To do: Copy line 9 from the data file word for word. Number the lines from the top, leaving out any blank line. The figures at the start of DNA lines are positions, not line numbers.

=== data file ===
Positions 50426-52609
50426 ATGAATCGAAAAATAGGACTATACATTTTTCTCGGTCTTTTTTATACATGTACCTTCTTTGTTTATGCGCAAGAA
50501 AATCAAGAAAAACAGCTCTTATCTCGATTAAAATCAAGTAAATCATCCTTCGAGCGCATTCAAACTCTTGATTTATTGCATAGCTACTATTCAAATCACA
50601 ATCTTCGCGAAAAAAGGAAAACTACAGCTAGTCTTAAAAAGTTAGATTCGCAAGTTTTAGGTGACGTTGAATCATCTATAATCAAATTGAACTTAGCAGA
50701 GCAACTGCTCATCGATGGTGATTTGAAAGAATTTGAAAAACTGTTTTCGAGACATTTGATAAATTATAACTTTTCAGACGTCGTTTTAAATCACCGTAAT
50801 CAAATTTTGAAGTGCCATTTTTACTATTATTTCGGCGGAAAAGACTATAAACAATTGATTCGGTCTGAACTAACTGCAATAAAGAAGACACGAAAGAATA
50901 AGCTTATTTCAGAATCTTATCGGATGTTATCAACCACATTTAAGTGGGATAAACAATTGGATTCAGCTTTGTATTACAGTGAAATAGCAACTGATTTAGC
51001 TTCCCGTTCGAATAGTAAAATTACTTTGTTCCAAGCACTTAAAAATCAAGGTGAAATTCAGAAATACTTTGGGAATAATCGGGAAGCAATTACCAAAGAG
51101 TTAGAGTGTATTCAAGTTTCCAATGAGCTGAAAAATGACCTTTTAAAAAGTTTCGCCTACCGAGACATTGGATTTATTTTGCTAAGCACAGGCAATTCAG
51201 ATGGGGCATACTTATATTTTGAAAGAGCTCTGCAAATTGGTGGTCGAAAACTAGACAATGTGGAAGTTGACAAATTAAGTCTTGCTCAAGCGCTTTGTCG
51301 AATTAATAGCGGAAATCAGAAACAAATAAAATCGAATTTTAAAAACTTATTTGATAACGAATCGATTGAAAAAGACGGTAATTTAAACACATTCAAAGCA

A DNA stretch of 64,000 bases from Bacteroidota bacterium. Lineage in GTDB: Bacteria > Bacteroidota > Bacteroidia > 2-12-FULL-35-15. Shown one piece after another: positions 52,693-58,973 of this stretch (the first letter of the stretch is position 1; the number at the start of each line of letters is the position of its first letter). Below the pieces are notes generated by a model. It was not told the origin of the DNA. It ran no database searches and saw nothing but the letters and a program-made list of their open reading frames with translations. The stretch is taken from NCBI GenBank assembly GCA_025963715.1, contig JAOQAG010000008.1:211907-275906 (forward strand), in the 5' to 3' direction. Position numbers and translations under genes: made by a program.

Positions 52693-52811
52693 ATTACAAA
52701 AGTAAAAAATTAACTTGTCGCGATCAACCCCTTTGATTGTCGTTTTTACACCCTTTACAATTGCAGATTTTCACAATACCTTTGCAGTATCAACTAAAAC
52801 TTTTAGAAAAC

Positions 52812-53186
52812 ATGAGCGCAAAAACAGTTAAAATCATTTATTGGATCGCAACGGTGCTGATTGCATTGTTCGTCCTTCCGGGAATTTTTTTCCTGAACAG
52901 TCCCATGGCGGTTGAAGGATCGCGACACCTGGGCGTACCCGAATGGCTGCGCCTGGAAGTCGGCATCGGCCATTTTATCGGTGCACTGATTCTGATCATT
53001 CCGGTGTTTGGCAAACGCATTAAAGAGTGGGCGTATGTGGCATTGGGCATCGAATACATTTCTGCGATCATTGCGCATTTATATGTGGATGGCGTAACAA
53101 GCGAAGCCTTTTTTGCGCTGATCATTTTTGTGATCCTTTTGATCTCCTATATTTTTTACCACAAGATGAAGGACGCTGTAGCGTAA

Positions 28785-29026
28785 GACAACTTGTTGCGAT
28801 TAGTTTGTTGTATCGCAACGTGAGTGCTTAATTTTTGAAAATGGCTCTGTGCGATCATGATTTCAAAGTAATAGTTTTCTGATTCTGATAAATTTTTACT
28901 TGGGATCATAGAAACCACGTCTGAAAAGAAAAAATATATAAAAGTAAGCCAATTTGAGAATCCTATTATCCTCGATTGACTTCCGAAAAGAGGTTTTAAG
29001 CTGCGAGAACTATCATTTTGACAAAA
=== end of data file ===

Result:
51101 TTAGAGTGTATTCAAGTTTCCAATGAGCTGAAAAATGACCTTTTAAAAAGTTTCGCCTACCGAGACATTGGATTTATTTTGCTAAGCACAGGCAATTCAG